Similarly, many UMags are doing a good job with typography that’s used to organize and distinguish departments. News sections are the most difficult pages to design, requiring juggling of multiple stories, images, sidebars and graphics. Dartmouth, for one, maintains a distinctive look in their “Notebook” and “Alumni News” sections largely due to an appealingly chunky display font that’s also used in the cover nameplate. Along with a carefully balanced mix of contrasting serif and sans-serif text fonts, the overall effect is smart and professional. Auburn Magazine’s news sections and departments are masterfully designed with contrasting fonts, consistent type treatments, and varied column widths—not easy to achieve. Kenyon does some fun things up front—a “hot sheet” of short “things we love about Kenyon,” a box of “in & out” trends, a page of quotes, a few student profiles—all handled with typographic flair that remains faithful to the overall graphic brand of the magazine.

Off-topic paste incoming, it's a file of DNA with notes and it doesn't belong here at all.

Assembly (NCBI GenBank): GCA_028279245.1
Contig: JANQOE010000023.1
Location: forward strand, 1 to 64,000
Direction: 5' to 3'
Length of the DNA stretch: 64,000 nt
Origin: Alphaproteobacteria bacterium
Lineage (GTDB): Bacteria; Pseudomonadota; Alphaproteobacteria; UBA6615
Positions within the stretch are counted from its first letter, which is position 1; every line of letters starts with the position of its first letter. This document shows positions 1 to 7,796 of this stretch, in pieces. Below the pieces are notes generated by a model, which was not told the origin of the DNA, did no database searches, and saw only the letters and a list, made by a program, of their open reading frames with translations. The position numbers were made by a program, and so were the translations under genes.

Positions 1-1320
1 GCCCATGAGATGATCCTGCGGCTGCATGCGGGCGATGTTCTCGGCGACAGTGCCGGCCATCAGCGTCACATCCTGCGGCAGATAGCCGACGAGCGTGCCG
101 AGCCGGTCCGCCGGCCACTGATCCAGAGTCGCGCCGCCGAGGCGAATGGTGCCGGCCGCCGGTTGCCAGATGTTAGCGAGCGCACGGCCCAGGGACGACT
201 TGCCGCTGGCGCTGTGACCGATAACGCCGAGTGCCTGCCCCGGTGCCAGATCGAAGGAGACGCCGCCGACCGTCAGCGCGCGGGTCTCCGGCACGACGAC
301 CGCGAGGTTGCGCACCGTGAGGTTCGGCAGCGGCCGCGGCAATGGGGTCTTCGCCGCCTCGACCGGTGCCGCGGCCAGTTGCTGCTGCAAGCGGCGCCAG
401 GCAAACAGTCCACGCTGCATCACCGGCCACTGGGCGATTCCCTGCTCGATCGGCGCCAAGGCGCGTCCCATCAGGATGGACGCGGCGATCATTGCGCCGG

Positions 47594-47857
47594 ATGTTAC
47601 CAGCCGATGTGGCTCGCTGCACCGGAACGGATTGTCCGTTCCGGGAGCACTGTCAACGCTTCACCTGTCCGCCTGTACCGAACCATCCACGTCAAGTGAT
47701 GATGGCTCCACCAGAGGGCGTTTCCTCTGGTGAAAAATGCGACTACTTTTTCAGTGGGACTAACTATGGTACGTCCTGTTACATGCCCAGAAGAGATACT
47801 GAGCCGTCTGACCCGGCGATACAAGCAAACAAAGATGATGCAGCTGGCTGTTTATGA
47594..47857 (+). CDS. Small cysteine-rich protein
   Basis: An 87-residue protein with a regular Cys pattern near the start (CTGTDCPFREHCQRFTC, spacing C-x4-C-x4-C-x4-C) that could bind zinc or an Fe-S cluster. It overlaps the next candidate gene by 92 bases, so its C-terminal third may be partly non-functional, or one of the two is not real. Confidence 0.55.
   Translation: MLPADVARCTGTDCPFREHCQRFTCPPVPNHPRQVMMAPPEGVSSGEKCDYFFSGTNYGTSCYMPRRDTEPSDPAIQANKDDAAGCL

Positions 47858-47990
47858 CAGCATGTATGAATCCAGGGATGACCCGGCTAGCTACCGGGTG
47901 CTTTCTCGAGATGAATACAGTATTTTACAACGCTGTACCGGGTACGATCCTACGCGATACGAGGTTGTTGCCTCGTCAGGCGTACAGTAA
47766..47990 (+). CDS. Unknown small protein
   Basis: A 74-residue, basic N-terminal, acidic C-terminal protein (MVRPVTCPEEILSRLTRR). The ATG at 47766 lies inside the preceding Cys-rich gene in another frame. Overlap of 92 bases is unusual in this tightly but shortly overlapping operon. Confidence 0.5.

The main problem I’m having with many of the magazines I’m seeing is that too many designers are throwing the magazine’s typographic identity out the window when it comes to feature stories. The prevailing rule seems to be “anything goes” for display type in features. Many designers are attempting to use type to “interpret” the story. Once in a while this approach works (Denison manages to pull it off pretty consistently). Most of the time it doesn’t. Massimo Vignelli said it best: “I can write the word ‘dog’ with any typeface and it doesn’t have to look like a dog. But there are people that [think that] when they write ‘dog’ it should bark.” True, some consumer magazines use typography as art, and when it’s done well it can restore your faith in print all over again—but those publications have world-class creative staffs and budgets to match. There are just as many consumer magazines that have a strong, consistent typographic identity and they manage to use it creatively throughout, even in features. My suggestion to alumni magazine designers is simply to use what you’ve got, but use it creatively. Play with scale, experiment with color, pair type with images, turn it sideways, but don’t stray too far from the integrity and spirit of your magazine’s visual identity. For inspiration, take a look at Cambridge Alumni Magazine (this year’s CASE Sibley Magazine of the Year), Bostonia, LMU Magazine, and Auburn—all produce dynamic, original feature design without sacrificing the brand.